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Title: Describing size and shape changes in the human mandible from 9 to 15 years : comparison of elliptical Fourier function and Procrustes methods
Author: Easton, Valerie J.
ISNI:       0000 0001 3437 2898
Awarding Body: University of Glasgow
Current Institution: University of Glasgow
Date of Award: 2000
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In the past, there have been many attempts to capture the size and shape information inherent in complex irregular objects by numerical representation. There is much to be gained in a biological sense by numerical description of complex forms, like the craniofacial complex, in the field of dentistry. This thesis aims to review, utilise and build on past research methods in an attempt to describe the size and shape changes of a sample of human mandibles from the age of 9 through to 15 years. Specifically, two methods are considered and contrasted, the elliptical Fourier function and Procrustes analysis (including Bookstein co-ordinates). In chapter 1 the background and motivation for such an investigation is introduced, describing the need for a mathematical description of complex irregular forms with an emphasis on the importance of such models in dentistry with particular reference to the way in which the human mandible grows over time. The methodological and clinical issues of the problem are outlined, including a summary of up to date methods that have been used to capture size and shape information of a growing complex morphological form and an overview of the way in which the mandible grows. Both the so-called landmark dependent and landmark independent (boundary outline) methods are summarised. Whilst all the methods considered are not without constraint in describing the size and shape of complex forms, all have been seen in the past to be beneficial in some way in that they all model 'form' in one way or another at the very least. Chapter 2 then considers in more depth, what is fast becoming a much-promoted method of describing irregular forms, the elliptical Fourier function (EFF). The use of conventional Fourier methods, as well as the newer EFF method in describing size and shape changes is reviewed. A suite of programs that have been specially written to apply the EFF method in the description of complex irregular forms is introduced and an overview of the specific routines available in the package is given. The data sample available for investigation, which consists of a series of lateral head cephalograms (x-rays) from the BC Leighton Growth Study, is described in Chapter 3. The way in which a subset is selected following certain inclusion and exclusion criteria from the available x-rays is outlined. The way in which the mandibular data is then prepared for subsequent use in the EFF suite of programs, as well as with the method of Procrustes (and Bookstein co-ordinates) is also described in some detail. In Chapter 4, an error study is undertaken to investigate the reproducibility of the tracings of the sample of mandibular outlines prepared in the previous chapter. Both 11 within- and between-rater studies are looked at. The EFF method is then applied to the sample of tracings collected by one observer to explore any changes in size and shape that may occur as the mandible grows, concentrating on ages 9, 11, 13 and 15 years. As well as producing some very informative plots of the observed and predicted mandibular outlines, and centroid to boundary outline distances, the usefulness of the harmonic information available from the EFF procedure for numerically describing size and shape changes of a complex irregular form is investigated. Whether or not there are differences between males and females in the data sample, in terms of the size and / or shape of the mandible is also explored. Finally, the method of Procrustes analysis (and Bookstein co-ordinates) is described in more depth in Chapter 5. This particular method is also applied to the same sample of mandibular outlines in order to investigate its usefulness in describing size and shape changes of the human mandible from age 9 to 15 years. Shape variability within samples is also explored by way of principal components analysis. In addition, the method of thin plate splines (TPS) is applied in order to examine shape change between males and females. Similar observations were made about mandibular growth in the sample investigated using both the EFF and Procrustes (along with Bookstein co-ordinates) procedures. Overall, the mandible was observed to be 'growing' between ages 9 and 15 i.e. changing in both size and shape over a period of time. There was no difference in terms of the size and shape of the bone between males and females in the sample, for each age. Further, using Procrustes analysis (and Bookstein co-ordinates) there did not appear to be any association between the size and shape of the mandibular outlines in either the male or female samples, for all ages. In addition, investigating shape variability using Procrustes methods by way of principal components analysis, resulted in broadly similar patterns for males and females, as well as combined samples, and different age groups. It is concluded in Chapter 6 that the methods of elliptical Fourier function and Procrustes (and Bookstein co-ordinates) both provide a very useful framework in which to describe the size and shape of complex irregular forms like the mandible. Although both methods have their advantages and disadvantages, Procrustes (including the very useful method using Bookstein co-ordinates) is preferred for statistical purposes.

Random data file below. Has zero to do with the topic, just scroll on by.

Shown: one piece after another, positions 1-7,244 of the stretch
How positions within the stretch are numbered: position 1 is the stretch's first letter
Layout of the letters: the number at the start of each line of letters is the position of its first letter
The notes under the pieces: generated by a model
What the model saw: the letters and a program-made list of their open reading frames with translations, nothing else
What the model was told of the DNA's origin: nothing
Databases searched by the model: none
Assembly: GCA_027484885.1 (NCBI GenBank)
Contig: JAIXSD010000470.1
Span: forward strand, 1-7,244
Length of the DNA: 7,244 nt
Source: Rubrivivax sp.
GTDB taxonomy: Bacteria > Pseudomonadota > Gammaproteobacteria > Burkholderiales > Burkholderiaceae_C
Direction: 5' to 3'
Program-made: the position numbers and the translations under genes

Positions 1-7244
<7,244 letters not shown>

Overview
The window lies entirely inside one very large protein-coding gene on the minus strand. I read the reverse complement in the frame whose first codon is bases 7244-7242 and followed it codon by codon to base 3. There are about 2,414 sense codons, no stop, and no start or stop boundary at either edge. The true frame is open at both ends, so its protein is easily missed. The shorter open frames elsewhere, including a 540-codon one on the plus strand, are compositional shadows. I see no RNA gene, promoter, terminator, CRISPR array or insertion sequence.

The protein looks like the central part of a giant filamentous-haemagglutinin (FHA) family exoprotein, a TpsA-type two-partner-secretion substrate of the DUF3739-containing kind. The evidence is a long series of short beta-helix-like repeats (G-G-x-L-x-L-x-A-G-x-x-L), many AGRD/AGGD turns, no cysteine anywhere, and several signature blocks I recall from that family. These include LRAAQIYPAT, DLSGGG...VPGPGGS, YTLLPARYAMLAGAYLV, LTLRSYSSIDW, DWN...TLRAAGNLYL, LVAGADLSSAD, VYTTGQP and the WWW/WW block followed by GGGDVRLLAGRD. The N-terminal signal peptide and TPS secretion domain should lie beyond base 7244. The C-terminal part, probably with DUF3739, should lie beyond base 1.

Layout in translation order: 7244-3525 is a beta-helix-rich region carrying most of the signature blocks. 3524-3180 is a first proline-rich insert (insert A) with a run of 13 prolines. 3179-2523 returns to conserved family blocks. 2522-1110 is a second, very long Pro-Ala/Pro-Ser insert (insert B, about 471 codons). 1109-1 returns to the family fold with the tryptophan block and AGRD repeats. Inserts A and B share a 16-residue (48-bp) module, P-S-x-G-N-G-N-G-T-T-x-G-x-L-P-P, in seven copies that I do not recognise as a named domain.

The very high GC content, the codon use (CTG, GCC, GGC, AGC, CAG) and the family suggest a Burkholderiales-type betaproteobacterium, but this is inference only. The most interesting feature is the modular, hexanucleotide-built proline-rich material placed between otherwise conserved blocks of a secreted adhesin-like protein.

Supervisor: Not available Sponsor: Not available
Qualification Name: Thesis (Ph.D.) Qualification Level: Doctoral
EThOS ID:  DOI: Not available
Keywords: HA Statistics